The American Academy of Family Physicians has called on the Joint Select Committee on Deficit Reduction to reform the Medicare payment system as part of efforts to cut federal spending. This media kit explains why -- in an era where "deficit reduction" are the buzz words -- Congress must invest in primary medical care by repealing the sustainable growth rate formula that dictates Medicare physician payment and developing a system that rewards outcomes of care, not the number of procedures done to a patient.
Research shows the supply of primary care physicians was associated with improved health outcomes, including cancer, heart disease, stroke, and infant mortality; low birth weight; life expectance; and self-rated health. The results suggests that an increase of one primary care physician per 10,000 population was associated with an average mortality reduction of 5.3 percent.
This graph shows family physicians are the source of care for most complex health conditions, including respiratory ailments, circulatory problems and endocrine conditions.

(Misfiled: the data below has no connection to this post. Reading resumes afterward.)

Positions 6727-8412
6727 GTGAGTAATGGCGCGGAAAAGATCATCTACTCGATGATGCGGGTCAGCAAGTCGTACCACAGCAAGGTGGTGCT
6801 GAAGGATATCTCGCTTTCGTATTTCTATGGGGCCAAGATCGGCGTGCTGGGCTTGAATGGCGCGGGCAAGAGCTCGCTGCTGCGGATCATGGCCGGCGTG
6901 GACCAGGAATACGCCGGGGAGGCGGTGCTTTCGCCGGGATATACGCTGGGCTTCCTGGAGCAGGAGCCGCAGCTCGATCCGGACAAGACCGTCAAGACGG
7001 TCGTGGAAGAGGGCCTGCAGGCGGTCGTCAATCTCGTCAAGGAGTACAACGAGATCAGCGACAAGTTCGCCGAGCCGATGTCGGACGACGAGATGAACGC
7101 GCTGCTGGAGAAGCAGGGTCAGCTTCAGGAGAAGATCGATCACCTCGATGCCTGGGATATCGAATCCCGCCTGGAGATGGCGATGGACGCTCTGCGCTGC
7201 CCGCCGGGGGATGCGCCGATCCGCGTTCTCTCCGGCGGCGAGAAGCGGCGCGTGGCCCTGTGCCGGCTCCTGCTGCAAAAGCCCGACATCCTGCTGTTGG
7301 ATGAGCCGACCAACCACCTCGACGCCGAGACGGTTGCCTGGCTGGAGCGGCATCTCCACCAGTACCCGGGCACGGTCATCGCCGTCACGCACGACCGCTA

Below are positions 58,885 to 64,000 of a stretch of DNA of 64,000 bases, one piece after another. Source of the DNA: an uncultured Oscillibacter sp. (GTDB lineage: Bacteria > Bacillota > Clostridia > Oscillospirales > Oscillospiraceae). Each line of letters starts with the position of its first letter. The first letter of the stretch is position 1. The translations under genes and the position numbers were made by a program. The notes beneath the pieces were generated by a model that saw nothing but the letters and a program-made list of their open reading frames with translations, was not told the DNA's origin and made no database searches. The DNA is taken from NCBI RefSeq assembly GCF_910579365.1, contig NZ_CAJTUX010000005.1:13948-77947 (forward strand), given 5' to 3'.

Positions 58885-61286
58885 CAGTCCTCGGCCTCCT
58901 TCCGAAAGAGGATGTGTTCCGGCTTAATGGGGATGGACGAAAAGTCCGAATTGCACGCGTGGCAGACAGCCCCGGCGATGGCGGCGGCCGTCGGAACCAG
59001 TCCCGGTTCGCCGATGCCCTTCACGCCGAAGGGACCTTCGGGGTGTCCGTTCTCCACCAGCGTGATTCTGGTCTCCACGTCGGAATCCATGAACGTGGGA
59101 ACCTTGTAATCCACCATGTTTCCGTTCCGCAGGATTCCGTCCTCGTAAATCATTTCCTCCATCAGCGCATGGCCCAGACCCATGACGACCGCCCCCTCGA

Research that shows a stronger primary care physician workforce is associated with favorable patient outcomes.
Research confirms earlier studies showing an increase of medical subspecialists won’t improve the U.S. position in population health, can lead to more disparities in health among Americans and may be related to adverse effects from inappropriate or unnecessary use of subspecialists.
This graph shows 13 percent of respondents to an AAFP survey would be forced to close their practices and 62 percent would be forced to stop accepting new Medicare patients.
Direct quotes from family physicians describe the impact that instability in Medicare payment has had on their practice stability and the effects that a 25 percent or greater Medicare cut would have on their ability to provide care to patients.
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Preserving Access to Care in Budget Reduction Debate